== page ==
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(Hannu Viitanen/Getty Images/iStockphoto)
(Hannu Viitanen/Getty Images/iStockphoto)

SMALL BUSINESS BRIEFING

Brad Feld offers rent-free living to startups in Kansas City ‘fiberhood’ Add to ...

The latest news and information for entrepreneurs from across the web universe, brought to you by the Report on Small Business team. Follow us on Twitter @GlobeSmallBiz .

Author, venture capitalist buys home in startup village where first Google Fiber network installed

There’s a new home available rent-free to up to five entrepreneurs in Kansas City’s ‘fiberhood,’ purchased by author, venture capitalist and entrepreneur supporter Brad Feld.

Mr. Feld, co-founder of the Foundry Group, has bought a three-bedroom home in the Kansas City Startup Village in Kansas City, Kan., according to this release, where the first Google Fiber network has been installed, offering 1-gigabit Internet – 100 times faster than the average broadband connection.

Mr. Feld is making it available rent-free for up to a year to five entrepreneurs, whose innovative startups can best make use of the speed and power of the Google Fiber network. They will be chosen through a contest co-sponsored with The Ewing Marion Kauffman Foundation; the application deadline is March 22.

The house announcement is the latest activity around the startup village, a grassroots initiative that has created a concentrated area for startups; more than a dozen tech new businesses have already set up shop. It wil also be neighbours with another house known as “Hacker Home” that was purchased by software developer Ben Barreth, also giving rent-free accommodation to entrepreneurs for up to three months to develop their businesses.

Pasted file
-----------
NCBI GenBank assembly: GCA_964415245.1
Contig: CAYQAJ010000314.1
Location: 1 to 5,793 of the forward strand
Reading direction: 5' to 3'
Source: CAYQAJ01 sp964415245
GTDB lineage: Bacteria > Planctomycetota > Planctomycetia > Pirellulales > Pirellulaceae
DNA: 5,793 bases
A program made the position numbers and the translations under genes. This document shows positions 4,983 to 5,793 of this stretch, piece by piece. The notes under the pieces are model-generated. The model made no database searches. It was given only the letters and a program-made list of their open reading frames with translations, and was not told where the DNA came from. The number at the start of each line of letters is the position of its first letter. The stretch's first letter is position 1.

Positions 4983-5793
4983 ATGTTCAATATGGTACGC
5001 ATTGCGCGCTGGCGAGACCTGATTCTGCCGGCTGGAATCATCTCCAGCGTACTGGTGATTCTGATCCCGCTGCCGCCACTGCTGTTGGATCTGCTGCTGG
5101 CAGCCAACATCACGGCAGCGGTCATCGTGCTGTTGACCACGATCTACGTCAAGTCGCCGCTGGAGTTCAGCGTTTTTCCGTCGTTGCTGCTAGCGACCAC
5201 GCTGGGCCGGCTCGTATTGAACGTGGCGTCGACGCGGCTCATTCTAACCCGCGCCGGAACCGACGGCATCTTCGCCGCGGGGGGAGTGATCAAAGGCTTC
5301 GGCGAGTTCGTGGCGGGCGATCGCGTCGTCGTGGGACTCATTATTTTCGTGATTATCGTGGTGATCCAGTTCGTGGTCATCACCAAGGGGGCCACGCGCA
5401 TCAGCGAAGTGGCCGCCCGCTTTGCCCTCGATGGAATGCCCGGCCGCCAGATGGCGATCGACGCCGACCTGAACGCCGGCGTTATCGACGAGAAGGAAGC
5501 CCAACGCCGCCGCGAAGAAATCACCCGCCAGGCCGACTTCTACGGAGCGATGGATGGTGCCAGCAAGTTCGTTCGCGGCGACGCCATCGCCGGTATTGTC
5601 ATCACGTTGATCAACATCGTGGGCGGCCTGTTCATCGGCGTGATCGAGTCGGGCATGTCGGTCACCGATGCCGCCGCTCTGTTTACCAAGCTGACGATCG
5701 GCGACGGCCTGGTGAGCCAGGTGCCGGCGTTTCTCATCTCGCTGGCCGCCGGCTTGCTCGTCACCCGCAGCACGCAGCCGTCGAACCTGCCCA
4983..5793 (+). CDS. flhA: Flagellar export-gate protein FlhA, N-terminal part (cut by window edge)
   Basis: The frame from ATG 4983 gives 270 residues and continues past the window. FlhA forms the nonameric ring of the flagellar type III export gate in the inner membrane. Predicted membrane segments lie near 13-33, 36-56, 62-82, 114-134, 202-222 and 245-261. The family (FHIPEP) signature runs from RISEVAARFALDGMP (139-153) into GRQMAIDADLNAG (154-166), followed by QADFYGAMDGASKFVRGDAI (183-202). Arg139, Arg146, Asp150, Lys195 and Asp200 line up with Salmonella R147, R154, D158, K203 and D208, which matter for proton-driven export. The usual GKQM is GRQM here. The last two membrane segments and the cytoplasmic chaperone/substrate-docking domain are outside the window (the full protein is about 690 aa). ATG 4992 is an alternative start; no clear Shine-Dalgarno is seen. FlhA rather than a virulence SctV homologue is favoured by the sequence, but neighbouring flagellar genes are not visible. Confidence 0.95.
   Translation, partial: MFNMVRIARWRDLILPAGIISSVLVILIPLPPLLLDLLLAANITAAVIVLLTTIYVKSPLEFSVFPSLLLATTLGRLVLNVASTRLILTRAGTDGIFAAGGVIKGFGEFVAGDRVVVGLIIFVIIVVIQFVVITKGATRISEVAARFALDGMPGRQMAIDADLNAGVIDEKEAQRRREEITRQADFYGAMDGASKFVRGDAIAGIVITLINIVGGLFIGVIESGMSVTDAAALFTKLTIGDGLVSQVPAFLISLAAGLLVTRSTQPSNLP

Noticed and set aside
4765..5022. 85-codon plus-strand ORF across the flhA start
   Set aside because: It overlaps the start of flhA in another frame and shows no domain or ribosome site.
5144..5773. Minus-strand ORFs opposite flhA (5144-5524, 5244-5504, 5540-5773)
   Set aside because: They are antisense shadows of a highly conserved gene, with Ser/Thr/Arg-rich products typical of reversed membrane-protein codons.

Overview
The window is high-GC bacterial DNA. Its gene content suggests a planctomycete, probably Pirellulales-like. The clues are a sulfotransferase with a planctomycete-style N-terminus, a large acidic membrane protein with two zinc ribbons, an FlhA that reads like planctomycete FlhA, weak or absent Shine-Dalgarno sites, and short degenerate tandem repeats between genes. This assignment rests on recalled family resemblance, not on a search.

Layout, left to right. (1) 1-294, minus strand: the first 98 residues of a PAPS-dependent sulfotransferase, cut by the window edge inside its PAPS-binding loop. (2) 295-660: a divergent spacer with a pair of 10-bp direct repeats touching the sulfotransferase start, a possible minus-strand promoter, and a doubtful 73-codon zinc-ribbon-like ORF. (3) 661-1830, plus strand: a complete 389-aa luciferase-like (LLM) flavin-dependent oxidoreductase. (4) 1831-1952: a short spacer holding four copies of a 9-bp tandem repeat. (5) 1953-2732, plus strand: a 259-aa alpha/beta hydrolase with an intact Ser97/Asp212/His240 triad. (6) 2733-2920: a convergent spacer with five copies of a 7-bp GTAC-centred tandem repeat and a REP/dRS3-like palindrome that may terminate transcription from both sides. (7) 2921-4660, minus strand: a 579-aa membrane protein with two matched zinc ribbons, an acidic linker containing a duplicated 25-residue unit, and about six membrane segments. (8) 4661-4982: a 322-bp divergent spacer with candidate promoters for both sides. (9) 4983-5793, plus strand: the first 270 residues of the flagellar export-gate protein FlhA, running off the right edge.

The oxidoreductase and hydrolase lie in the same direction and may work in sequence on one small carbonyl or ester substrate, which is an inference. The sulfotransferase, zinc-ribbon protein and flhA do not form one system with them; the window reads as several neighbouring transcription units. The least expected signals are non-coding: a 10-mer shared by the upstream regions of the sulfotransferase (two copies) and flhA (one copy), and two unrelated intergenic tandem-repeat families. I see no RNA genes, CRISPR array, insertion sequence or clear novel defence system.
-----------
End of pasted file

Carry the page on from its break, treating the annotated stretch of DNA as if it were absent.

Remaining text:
Though he will not become a resident of the home, Mr. Feld, the author of Startup Communities, will lend his guidance to its inhabitants.

For further reading, check out articles including this one, this one, this one and this one.

Bear attack, frozen keys, bad breathalyzer: The most outrageous excuses for being late to work

One angry wife froze an employee’s truck keys in a glass of water in the freezer. Another’s car was attacked by a bear (with photographic evidence). And another drove to a former employer by mistake.

These are among the most outrageous excuses for arriving late to work compiled by jobsite Careerbuilder.com, based on a survey of 2,600 hiring managers and 3,900 workers in the United States.

If those aren’t outlandish enough for you, how about the employee who got a late start because she had to put a raincoat on a cement duck in her front yard for an expected rainshower later in the day? Or the employee who dropped her purse into a coin-operated newspaper box, and couldn’t get it back without change, which, of course, was in the purse. And then there was the employee whose car wouldn’t start because the breathalyzer showed intoxication (guess that wasn’t a first).